He didn’t think it was possible to sweat in the dead of winter, even for a vulpine. But, of course, so much has changed in Listonia over the years, it was becoming unusual to expect the normal. He had to set his shovel down for a moment, just a moment, to wipe the sweat from his brow using the rolled up flannel sleeve hugging his right arm. Even though there were hundreds of workers around him, the snow fell calmly, visibility decreasing slowly as the snow started to pick up. Thankfully, the wind wasn’t too much of a problem.

“Back to work!”

He felt the tap of an officer’s club. No, not a police officer. Listonian military. And no, he wasn’t in trouble. Just happened that in a developing state, the only organization with the ability to orchestrate these massive projects was the military. And that’s what The Yasterian Highway system had become. There were several such highways proposed - one from Isklevyu to Listonia, another from Allegheny to Dveria, with a few other mega highways in between. And that didn’t include the railway systems. But, he was in southeastern Listonia, working hand-in-hand with other Listonians and displaced Alleghenians in order to earn an honest wage during the cold winter months when nothing grew from the ground. Normally he’d have enough yield to save during the month, but due to the fighting in Isklevyu, he could use the money. Sure, some of his friends joined the military. But he wasn’t much for that.

He quickly picked up his shovel and went back to work. All they were doing was digging through a foothill to make it easier for the Yasteria 1 to wind through. But the ground was hard and progress was slow. Eight hours into a 14-hour workday didn’t really show much progress, but over the days one could see the terrain was gradually changing.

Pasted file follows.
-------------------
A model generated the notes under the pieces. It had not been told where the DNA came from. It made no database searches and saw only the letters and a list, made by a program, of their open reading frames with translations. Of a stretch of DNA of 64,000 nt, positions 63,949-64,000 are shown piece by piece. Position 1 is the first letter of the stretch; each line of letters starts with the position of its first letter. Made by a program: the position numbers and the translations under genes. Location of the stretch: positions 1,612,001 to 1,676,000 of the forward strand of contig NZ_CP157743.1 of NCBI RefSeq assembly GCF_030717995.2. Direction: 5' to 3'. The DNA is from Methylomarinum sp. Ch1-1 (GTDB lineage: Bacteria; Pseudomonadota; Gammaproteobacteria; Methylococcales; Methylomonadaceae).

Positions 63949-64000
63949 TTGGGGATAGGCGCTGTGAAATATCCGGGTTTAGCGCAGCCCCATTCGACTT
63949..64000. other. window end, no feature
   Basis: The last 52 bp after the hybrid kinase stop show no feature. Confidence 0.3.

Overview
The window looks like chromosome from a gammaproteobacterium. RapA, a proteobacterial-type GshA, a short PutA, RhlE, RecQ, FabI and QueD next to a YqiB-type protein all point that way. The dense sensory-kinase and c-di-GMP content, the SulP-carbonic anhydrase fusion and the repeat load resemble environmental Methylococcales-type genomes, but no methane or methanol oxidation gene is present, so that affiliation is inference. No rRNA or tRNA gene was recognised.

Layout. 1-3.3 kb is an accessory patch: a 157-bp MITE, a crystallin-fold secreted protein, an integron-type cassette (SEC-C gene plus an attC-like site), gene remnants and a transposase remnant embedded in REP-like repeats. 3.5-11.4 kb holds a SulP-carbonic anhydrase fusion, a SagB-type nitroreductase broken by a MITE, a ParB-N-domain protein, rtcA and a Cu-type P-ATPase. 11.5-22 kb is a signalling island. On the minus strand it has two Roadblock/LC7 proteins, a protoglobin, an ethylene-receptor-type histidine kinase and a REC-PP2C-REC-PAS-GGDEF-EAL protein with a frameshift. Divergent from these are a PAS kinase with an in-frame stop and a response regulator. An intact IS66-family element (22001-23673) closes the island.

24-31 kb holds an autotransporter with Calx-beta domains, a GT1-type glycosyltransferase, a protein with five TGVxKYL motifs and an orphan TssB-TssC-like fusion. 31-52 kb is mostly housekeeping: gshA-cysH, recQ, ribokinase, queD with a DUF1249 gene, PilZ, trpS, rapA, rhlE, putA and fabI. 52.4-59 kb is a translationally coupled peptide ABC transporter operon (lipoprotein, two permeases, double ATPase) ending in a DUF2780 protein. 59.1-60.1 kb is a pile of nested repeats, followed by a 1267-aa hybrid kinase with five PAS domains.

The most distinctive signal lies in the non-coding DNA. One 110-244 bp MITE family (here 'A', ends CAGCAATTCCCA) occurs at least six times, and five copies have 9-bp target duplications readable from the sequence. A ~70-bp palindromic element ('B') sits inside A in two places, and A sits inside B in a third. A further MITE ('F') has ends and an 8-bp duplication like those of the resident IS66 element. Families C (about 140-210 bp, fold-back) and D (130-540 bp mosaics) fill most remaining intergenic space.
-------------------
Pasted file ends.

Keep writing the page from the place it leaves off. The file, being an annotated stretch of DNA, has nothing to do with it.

How he’d wish it was Spring again. The ground would soften, the days would get longer, the sun would get hotter, and he’d be planting and tilling, tilling and planting. It was a beautiful life, all the wars and suffering considered. He really wouldn’t want it any other way. Mostly because it couldn’t be any other way.


He snapped out of it and stopped shoveling.

“Hey was that you singing over here?”

“Me?” he said. “Uh, yeah. I can stop if you want.” He turned around to the officer.

“No…” the officer replied. “No, you may continue. Actually, please continue.”

He shrugged. To him, it was just everyday life. He loved to sing in the field, and he knew quite a bit of songs. But he had been singing about some obscure Listonian song, something about a man who’s complaining about how he’s so soft in the middle but his life and everything around him is hard as stone. About why he has such a short attention span but his nights are long and monotonous. This causes him to analyze his life. Suddenly, he can hear the cathedral bells, see the beauty of the Listonian landscape, and hear, really hear the tones of laughter.

To everyone else, it was something rather amazing. The officer and his men had never heard a voice so rich, rich as honey, but deep as Lake Miiyu. Someone who could effortlessly take the high notes and low notes effortlessly, barely breathing to emanate the sounds which pierced the cold wind with warmth.

When he stopped, he noticed those around him applauding.

“What’s your name?”

“Uh, Eri, sir.”

“Good. Eri, continue singing and I’ll see to it you get some kind of raise out of it.”

“Yes, sir.”

“Hell, keep doing it and you’ll probably go places.”

“Yes, sir.”